Supply chain start-ups still in demand among investors

supply chain start-ups

As applications for the Supply Chain Start-Up Contest pour in from across Europe, and Supply Chain Media have taken stock of the start-up market on Webinar Wednesday. The main conclusion is that supply chain start-ups are relatively immune to the reticence among investors. “That proves that supply chain as a field is becoming increasingly important. Fortunately, because we have many challenges that demand a solution,” says Markus Börner of

By Marcel te Lindert

The number of start-ups in supply chain has grown significantly over the past decade, according to analysis by, which has recorded the founding year of 343 start-ups. Until 2012, the number of new entries per year could be counted on one hand. That changed in the years that followed, reaching a temporary peak in 2019 and 2020. In both years, Markus Börner was able to add no fewer than 59 new names to his start-up list. “The fact that the peak is in 2019 and 2020 is not a cause for concern. From experience, we know that very young start-ups often still operate under the radar and therefore have not yet been spotted by us.”

Börner, along with Mathias Bosse, is the co-founder of The platform provides an overview of supply chain start-ups operating in Europe. “We founded the platform because we saw that many start-ups in the supply chain were having trouble gaining access to the highly fragmented market. We help start-ups create visibility and help companies connect with them. This is important because we have many challenges in the supply chain that demand a solution. Fortunately, we see that supply chain has become an increasingly relevant domain for the start-up scene.”

Focus on sustainability

The increasing relevance is also evident in an analysis of the invested capital. In general, it has become more difficult for start-ups to find capital. Many venture capital funds have become reticent due to the stagnant economy. The supply chain domain, however, is exempt from this trend. While the invested capital in other sectors decreased last year, it remained almost the same in the supply chain. “This also proves that supply chain as a field has become more important. The major venture capital funds continue to invest in supply chain. This does not mean that supply chain start-ups will have an easy time, but it does mean that start-ups in other sectors will have an even harder time.”

Börner does note that the focus within the supply chain domain is shifting. Before 2020, most start-ups were active in areas such as supply chain visibility, digital expedition, and procurement. Their solutions were aimed at digitizing existing, often manual processes. “After 2020, we see that changing. That is not only due to the pandemic and the war in Ukraine but also to the increasing regulations on sustainability. These force companies to monitor their suppliers for sustainability. That is why we see many start-ups in this area.”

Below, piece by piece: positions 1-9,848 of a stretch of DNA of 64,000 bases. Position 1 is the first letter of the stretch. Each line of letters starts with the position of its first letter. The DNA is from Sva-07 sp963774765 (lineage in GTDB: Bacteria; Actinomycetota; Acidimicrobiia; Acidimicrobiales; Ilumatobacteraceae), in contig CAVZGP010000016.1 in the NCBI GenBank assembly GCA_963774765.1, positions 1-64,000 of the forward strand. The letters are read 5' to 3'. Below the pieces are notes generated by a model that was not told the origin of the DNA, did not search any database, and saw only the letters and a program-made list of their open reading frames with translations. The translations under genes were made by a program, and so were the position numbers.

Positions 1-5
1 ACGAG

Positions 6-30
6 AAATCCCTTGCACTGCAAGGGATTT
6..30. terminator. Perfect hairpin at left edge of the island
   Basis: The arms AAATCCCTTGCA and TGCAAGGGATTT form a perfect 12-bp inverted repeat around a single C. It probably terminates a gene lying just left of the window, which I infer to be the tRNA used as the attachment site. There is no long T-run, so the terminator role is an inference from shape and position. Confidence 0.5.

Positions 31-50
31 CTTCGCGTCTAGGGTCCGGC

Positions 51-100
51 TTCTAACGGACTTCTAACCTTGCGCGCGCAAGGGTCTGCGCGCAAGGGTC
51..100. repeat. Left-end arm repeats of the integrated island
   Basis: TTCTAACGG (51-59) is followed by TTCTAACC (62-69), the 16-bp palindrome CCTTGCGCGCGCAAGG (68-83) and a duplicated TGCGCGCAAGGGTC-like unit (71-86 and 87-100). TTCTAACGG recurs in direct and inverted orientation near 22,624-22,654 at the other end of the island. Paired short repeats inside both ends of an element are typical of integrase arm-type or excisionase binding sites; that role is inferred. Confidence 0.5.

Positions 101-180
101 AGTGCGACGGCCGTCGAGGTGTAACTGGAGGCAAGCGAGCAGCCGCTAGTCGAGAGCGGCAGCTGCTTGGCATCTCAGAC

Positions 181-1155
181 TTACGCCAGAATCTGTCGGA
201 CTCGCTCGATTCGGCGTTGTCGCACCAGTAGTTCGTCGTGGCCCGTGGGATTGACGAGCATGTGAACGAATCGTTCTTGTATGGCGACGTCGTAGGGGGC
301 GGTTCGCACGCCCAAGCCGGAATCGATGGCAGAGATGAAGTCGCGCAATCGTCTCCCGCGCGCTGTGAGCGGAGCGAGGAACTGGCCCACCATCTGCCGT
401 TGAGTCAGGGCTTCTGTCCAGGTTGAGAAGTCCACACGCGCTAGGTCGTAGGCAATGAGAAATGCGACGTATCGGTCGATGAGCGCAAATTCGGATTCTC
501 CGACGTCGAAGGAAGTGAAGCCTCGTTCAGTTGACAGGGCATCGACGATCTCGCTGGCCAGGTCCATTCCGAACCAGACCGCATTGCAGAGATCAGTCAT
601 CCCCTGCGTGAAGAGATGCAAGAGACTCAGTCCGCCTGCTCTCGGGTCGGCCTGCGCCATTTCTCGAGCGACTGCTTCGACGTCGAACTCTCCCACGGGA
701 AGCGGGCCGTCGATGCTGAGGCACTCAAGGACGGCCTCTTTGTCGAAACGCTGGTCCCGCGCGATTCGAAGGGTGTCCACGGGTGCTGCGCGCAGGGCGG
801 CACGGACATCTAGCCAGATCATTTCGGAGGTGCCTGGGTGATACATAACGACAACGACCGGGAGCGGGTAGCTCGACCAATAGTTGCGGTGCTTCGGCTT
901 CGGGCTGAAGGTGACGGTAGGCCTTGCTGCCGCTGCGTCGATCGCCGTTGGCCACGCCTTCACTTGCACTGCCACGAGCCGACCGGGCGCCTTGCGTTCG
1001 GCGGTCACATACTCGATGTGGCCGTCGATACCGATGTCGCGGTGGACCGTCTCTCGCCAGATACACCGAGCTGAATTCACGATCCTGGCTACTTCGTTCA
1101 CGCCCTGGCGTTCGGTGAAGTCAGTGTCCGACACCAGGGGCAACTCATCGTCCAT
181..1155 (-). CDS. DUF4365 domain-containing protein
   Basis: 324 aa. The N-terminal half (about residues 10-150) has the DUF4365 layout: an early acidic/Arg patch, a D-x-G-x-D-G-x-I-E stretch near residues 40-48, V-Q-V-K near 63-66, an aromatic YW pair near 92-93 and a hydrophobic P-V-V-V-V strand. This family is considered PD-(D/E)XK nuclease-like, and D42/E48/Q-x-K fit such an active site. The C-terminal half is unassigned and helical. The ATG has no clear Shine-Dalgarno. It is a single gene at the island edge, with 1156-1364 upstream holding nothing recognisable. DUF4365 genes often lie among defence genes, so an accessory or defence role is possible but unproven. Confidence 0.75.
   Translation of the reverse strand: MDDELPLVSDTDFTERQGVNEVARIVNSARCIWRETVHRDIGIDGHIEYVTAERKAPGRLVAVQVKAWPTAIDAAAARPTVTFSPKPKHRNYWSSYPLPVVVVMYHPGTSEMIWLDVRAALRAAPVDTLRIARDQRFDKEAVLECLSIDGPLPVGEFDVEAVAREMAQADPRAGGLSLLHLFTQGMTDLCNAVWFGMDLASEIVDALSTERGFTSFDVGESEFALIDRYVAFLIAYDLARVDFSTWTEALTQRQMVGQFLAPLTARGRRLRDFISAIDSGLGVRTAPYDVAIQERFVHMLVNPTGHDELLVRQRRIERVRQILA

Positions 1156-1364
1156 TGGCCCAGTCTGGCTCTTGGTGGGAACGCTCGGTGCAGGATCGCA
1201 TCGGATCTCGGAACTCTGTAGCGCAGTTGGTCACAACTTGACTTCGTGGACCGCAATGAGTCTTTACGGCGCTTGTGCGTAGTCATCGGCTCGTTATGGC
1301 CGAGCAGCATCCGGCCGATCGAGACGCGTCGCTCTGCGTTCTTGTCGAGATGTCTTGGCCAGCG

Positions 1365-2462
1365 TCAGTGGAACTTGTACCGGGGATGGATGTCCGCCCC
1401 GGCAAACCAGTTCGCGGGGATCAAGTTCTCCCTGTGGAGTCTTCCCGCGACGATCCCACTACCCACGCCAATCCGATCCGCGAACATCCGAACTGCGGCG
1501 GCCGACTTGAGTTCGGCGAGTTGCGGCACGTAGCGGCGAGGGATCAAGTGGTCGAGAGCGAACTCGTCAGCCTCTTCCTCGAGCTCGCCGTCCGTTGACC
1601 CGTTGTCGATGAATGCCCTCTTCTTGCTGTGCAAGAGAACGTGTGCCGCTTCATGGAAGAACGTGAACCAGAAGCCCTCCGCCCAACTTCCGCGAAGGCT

Responsible procurement

Sustainability is exactly the domain of Responsibly, winner of the Supply Chain Start-up Contest in 2022. This Danish company was founded in 2021 with just one goal: to enable buyers to purchase responsibly. This requires more than insight into suppliers’ CO2 emissions, emphasizes Chief Product Officer Hope Jeter. “80 to 90% of a company’s footprint is caused by suppliers. This concerns – in addition to CO2 – deforestation and biodiversity, forced labour, and diversity. Governments, investors, and customers no longer accept companies not taking action.”

So far, purchasers have no insight into suppliers’ sustainability performance. If data is available, it is often scattered across documents, spreadsheets, and other databases. Collecting and analysing all that data is time-consuming. “Responsibly offers a scalable platform that enables automatic data collection and analysis, even without actively involving suppliers. Our platform is linked to hundreds of databases, websites, and reports,” explains Jeter.

Caution prevails

Thanks in part to the attention generated by the Supply Chain Start-up Contest, Responsibly looks to the future with confidence. Other supply chain start-ups are generally cautious, although sentiment is not as negative as it was at the beginning of 2020, according to Supply Chain Media’s annual survey of start-ups. “It’s logical that in 2020, just after the outbreak of the pandemic, pessimism prevailed. Ultimately, that situation was not as bad for many start-ups as initially thought,” says Börner.

After hitting rock bottom in 2020, many start-ups were much more positive about their prospects in 2022. This year, the sentiment is slightly more negative due to economic uncertainty. “It has become a bit more difficult to collaborate with partners and acquire new capital. And, like last year, it remains difficult to find new employees,” says Martijn Lofvers, CEO and chief trendwatcher of Supply Chain Media. Responsibly is a bit less negative about attracting new staff. “Our advantage is that we are active in sustainability. Many people want to work for a company that can have a positive impact and are looking for work in the field of sustainability,” says Jeter.

Register before March 20

The winner of the Supply Chain Start-up Contest this year will be announced during the inNOWvate Supply Chain Event on May 11. An expert jury consisting of Martijn Lofvers (CEO of Supply Chain Media), Jean-Baptiste Clouard (CEO of Flowlity), Joost Bous (former CSCO of Action), Mathias Bosse (co-founder of, and Thijs Gitmans (investor) will evaluate the participating start-ups based on commercial opportunities, degree of innovation, practical applicability, and clarity of message. All candidates listed on the Maturity Matrix 2023 have been approached and can still register until Monday, March 20.